The World Economic Forum (WEF) is a non-profit foundation based in Switzerland. It exists for improving global economic and political conditions. It brings together powerful and influential members of the political and business world, as well as other high-ranking intellectuals and elite people of influence, to deal with global and regional challenges.
Every year the WEF releases the Global Competitiveness Report (GCR), which ranks nation states using the Global Competitiveness Index. The underlying goal of the list is to ascertain the order in which countries provide the conditions for economic prosperity to their citizens.
The GCR looks at a raft of factors, ranging from public policy of a country, to efficient and responsible usage of resources, demography, financial markets, infrastructure such as healthcare and education, as well as the ability to innovate, design and manufacture products for domestic consumption and export. The 12 pillars of competitiveness summarize these factors.
Global Competitiveness Report 2015-2016
Due to the Western world’s global superpower status, Western countries continue to occupy the top positions in this report. With Switzerland topping the list again, the US in 3rd place, Germany and Netherlands in 4th and 5th place respectively, and Finland, Sweden and the UK in 8th, 9th, and 10th place respectively, the top ten are dominated by Western countries. Most of the remaining Western countries can be found in the top 30 positions.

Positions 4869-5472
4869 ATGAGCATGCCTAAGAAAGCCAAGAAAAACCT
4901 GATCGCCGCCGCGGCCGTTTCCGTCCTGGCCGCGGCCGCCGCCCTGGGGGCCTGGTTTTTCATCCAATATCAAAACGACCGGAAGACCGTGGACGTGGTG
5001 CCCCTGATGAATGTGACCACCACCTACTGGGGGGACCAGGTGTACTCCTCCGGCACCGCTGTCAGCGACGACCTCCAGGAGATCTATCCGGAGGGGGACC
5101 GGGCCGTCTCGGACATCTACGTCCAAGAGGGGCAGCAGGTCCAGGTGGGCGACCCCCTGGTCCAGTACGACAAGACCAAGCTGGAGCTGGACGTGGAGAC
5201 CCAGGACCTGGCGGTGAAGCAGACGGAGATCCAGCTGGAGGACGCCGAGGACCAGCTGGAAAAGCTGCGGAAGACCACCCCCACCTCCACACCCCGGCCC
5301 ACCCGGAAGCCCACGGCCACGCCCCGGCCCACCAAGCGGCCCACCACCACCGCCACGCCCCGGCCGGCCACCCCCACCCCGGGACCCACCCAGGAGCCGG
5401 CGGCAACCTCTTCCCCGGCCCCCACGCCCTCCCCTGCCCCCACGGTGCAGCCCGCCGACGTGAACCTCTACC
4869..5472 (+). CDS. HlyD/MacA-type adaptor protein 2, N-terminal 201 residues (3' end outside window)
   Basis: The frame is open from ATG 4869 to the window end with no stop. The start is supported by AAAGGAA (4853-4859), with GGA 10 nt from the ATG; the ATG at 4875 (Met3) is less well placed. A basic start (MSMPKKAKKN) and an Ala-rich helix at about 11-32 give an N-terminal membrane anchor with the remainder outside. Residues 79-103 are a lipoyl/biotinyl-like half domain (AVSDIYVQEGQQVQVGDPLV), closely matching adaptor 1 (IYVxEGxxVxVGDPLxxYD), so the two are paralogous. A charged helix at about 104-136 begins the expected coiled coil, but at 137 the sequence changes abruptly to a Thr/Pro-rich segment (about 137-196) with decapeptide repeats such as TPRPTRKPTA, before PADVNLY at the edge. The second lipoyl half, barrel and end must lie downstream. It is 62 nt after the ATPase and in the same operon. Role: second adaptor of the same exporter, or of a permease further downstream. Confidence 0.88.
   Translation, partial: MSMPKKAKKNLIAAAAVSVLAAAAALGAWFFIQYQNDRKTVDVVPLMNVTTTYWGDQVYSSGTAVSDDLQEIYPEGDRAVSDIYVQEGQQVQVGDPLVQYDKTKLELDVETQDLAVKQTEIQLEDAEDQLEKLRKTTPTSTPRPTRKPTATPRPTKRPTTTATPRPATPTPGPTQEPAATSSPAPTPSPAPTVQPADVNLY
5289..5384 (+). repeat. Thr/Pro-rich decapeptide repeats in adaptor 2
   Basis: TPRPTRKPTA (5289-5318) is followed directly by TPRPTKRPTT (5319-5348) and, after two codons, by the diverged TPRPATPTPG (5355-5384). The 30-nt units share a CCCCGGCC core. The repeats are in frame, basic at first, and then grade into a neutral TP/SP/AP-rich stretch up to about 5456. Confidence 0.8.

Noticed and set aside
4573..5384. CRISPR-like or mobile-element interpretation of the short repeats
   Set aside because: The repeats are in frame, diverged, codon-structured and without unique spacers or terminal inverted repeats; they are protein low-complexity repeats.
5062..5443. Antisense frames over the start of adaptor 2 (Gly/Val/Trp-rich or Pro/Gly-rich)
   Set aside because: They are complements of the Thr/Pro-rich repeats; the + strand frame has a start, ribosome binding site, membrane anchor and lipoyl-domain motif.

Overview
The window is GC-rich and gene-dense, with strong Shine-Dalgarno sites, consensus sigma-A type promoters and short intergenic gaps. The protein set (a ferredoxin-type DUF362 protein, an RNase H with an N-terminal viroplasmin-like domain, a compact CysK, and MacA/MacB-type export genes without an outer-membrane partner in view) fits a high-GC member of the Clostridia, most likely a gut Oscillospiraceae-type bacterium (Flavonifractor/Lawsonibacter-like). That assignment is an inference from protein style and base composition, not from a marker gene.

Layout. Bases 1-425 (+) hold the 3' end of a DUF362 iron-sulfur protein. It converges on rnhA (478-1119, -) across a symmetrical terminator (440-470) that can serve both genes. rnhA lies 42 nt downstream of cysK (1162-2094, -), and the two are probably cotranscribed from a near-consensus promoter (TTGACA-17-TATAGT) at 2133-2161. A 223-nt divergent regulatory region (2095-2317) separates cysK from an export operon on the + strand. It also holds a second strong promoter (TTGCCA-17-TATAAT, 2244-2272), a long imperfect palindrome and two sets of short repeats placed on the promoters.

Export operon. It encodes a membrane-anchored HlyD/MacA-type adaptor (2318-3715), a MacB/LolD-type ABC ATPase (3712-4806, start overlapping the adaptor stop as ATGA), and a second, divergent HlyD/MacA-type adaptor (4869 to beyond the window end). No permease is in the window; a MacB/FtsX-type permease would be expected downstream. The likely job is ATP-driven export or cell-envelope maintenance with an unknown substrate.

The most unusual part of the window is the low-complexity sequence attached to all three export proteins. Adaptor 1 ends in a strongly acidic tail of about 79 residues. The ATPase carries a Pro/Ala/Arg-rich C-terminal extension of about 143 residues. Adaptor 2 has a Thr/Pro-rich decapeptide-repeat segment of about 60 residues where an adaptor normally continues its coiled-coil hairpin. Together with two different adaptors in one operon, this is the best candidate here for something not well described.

Emphasis supplied, is on the performance of some of the other regional blocs. Analysts look at the following regions to get a better picture of future patterns in global geopolitical trends:
- North America and Western Europe
- East and South-East Asia
- Sub-Saharan Africa
- The Arab world and the Middle East
- Russia and Commonwealth of Independent States
- Latin America and the Caribbean
- South Asia
Understanding these trends can provide a window into regional prosperity and stability, and give an idea as to who may come to dominate global geopolitics in a post-American world. It provides useful indicators to investors in areas for potential growth and economic strength, as well as less stable or prosperous regions to avoid.